Inflation will drive food prices even higher by October: billionaire supermarket owner


Jean Catsimatidis, the billionaire owner and CEO of New York-based supermarket chain Gristedes, warned on Monday that inflation would push food prices up by October.

Speaking on “Varney & Co.” On Monday, Catsimatidis said he expected “by October you will have an annualized inflation rate of over 6%.”

Catsimatidis, who is also the CEO of Red Apple Group, a real estate and aircraft company, made the prediction a week after revealing that consumer prices in the United States rose last month at the fastest rate since August 2008 .

The Labor Department said on Tuesday that prices were up 5.4% year-over-year, with an upward trend every month this year. Analysts polled by Refinitiv had expected prices to rise 4.9% annually.

The annual data show a “basis effects” bias due to the drop in prices that occurred at the start of the coronavirus pandemic.

According to the department, the consumer price index rose 0.9% in June, faster than the 0.6% increase in May. Analysts polled by Refinitiv had expected a gain of 0.5%.

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Used car prices soared 10.5% last month, accounting for more than a third of the increase. In addition, energy prices rose 1.5% month over month and food prices increased 0.8%.

Catsimatidis noted that it is in both the food and oil sectors and that higher prices affect it in both areas.

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On Monday, Catsimatidis acknowledged the drop in oil as West Texas Intermediate crude, the US benchmark, fell from $ 2.62 to $ 69.19 a barrel after OPEC and its allies agreed to raise the price. production of an additional 2 million barrels per day from August. He said he expects “higher numbers” for oil as well.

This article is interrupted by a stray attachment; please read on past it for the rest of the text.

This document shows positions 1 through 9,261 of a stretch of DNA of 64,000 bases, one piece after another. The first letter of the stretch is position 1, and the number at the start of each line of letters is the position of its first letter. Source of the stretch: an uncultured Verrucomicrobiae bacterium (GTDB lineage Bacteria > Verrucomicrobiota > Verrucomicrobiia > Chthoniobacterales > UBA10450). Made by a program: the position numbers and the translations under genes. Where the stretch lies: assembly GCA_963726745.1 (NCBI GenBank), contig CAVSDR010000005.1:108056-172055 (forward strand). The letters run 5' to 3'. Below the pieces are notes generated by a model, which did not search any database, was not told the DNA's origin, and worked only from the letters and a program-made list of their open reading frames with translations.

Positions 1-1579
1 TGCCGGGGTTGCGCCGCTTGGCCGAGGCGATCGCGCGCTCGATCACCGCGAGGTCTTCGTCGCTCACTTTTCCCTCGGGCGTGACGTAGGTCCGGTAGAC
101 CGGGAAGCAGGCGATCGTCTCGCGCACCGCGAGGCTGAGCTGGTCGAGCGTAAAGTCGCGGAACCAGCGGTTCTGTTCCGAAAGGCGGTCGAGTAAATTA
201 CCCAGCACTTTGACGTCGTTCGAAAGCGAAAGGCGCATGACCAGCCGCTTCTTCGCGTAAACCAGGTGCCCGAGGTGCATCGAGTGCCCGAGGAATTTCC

Catsimatidis said he expects a 10-14% increase in food prices by October 1.

Ashley Webster of FOX Business asked Catsimatidis if he was going to be forced to pass the extra costs on to consumers.

“You have to pass it on otherwise you are not doing your duty to protect your country, your employees and your business,” he replied.

The rise in prices spilled over to large swathes of the economy as companies struggled to correct supply chain bottlenecks resulting from the pandemic. Some companies are also struggling to find workers, as additional unemployment benefits have encouraged workers to stay at home.

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The Federal Reserve has insisted the price gains are “transient” and will eventually return to pre-pandemic levels as the dislocations caused by the pandemic are corrected.

However, Fed Chairman Jerome Powell admitted the timing was “uncertain.”

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Jonathan Garber of FOX Business contributed to this report.

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